And I’m sorry. It’s been just a tad on the chaotic side of the spectrum here in our new home.
You’d think I knew this by now, considering our recent history, but I’ve just realised that people have a distorted view of immigration. Many of the people we’ve spoken to recently picture the whole thing as a glamorous spread in a magazine. As if all of it is having fun and sightseeing. Meanwhile, we’ve done barely any sightseeing at all (as in twice. We went out to see sights twice).
Immigration doesn’t equate to a lovely holiday. I’m about to blow your mind, but it’s not the same as a vacation at all. When on holiday, you want to go out and explore every day, to make the most of your time, right? You live off of takeaways and try all kinds of yummy foods. You lounge around the pool or beach and relax. That kind of thing.
When you’ve just moved to a new country, you’ve moved. Moving is a stressful thing, even when it’s just down the road.
There’s no holiday fewer. The wanderlust is there, but it’s waaaay down the list of things on your mind. The subject of the day – every day – is settling. Believe me, this is about as unglamorous as it comes.
For the first month or two of your move, you’ll be in many queues as long as a Star Wars marathon. You’ll fill in form after form, many of which will be added to the envelope of documents with which you’ll start travelling. And you’ll be travelling a lot, just not to look at the pretty things in New Home.
Settling in a new country means grey government buildings to apply for various things you can’t build a life without, like social security numbers, medical insurance, having your driver’s permit exchanged to the one they use in New Home, or having to go for the driving test again (like in my case. Yay). It means hours in banks or mobile stores to open bank accounts and have your new sim card activated. Your kids will have to go to school, so settling means finding a good school and enrolling your spawn. After that, it means finding a home, which comes with its own challenges, foremost of which is your lack of a credit score.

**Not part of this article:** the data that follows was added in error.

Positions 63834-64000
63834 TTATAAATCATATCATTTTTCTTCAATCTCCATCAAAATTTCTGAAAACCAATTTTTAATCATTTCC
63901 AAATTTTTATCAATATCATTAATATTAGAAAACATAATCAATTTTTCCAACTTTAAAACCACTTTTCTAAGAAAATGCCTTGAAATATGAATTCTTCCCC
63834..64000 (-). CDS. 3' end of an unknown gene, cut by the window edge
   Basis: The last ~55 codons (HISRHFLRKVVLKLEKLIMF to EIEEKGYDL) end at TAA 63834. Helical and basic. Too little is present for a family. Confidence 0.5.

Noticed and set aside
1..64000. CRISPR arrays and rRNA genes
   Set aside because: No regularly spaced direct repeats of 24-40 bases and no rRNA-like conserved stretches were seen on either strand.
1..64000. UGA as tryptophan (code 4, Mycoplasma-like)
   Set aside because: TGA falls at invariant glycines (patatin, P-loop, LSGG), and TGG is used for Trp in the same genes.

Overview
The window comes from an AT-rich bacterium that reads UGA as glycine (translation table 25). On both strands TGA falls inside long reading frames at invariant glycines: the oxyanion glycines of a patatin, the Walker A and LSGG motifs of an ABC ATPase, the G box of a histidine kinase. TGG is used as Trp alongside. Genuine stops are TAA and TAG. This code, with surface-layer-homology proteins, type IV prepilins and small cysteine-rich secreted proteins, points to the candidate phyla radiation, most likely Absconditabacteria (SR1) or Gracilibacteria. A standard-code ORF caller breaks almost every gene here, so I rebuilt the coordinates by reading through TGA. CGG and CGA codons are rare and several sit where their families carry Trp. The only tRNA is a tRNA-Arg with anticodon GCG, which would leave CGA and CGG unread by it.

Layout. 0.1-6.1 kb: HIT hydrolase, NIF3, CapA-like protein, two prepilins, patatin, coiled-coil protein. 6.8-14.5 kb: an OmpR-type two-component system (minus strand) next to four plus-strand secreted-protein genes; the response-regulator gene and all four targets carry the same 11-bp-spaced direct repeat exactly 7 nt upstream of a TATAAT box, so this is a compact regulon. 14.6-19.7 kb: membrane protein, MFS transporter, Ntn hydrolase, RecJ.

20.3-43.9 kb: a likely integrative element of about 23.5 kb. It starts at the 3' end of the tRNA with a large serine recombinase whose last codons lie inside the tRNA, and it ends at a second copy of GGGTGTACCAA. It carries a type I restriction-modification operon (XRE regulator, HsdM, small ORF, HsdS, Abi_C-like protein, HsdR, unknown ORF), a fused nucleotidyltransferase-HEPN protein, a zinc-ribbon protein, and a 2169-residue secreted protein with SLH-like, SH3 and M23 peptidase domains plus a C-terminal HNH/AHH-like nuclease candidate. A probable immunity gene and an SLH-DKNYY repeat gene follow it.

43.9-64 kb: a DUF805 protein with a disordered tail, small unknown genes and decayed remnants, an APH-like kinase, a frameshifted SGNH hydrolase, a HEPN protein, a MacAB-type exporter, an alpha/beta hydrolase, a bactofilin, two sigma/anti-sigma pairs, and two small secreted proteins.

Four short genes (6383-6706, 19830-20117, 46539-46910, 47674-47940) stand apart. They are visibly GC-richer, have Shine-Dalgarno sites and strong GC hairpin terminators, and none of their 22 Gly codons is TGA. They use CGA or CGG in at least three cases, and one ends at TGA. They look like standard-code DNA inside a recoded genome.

Yes, moving to a new country means the credit record you’ve built up so carefully throughout your adulting years is now gone. As is your no-claim streak with your insurance company (depending on the country you move to) so, congratulations, your new insurance will probably come at the cost of your grandmother and all ten of her cats.
When you’ve done all of the above, you’ll furnish the place you’re moving to (if you didn’t ship your belongings from Old Home). Buying stuff to fill spaces is fun, but it’s also kind of stressful. Or maybe that’s just anxious Yolandie’s opinion. You’ll also probably buy a car. Remember the credit and insurance-things I mentioned? Yeah, those come into play here too.
Meanwhile, you’re also trying to figure out how the public transport works, which shops you prefer when it comes to grocery shopping and which brands you like. Shit, it’s cold! You need a warmer jacket and how does the heating even work? Why are these people driving so strangely, what the hell is a loony and please explain this poutine thing?
So this is why I haven’t been blogging. We haven’t even completed all of the things listed above, though we’re getting there.
By grace and miracles, we crossed paths with an amazing realtor who was willing to help us find a house to rent. We were worried for a minute there that it would turn out to be as difficult as it had been in Germany, since three other realtors told us nobody would rent their places to us due to our lack of a credit score. Then Wonderwoman came along and managed to help us find a house in two days. We’re moving on Wednesday.
We’re figuring out the rest as we go. I’m happy to report that I still think moving to Canada is much easier than moving to Germany, and even the government processes are usually accompanied by many smiling faces. The first month is almost over, but I still get a thrill every time I see a brand I used to know in South Africa, or when I’m able to read the back of the shampoo bottle and actually understand what I’m reading. Add the fact that most people are super friendly and Canada already feels more like home than Germany ever did.
Normal is hopefully just around the corner for us, which means the blog will follow a schedule again too. Thank you for the patience and understanding. It’s been one heck of a ride and I love having you along.
By the way, by popular opinion, these posts concerning our new home will be called Maple Mondays. Thanks to everyone who voted for the name. <3
Have a good one,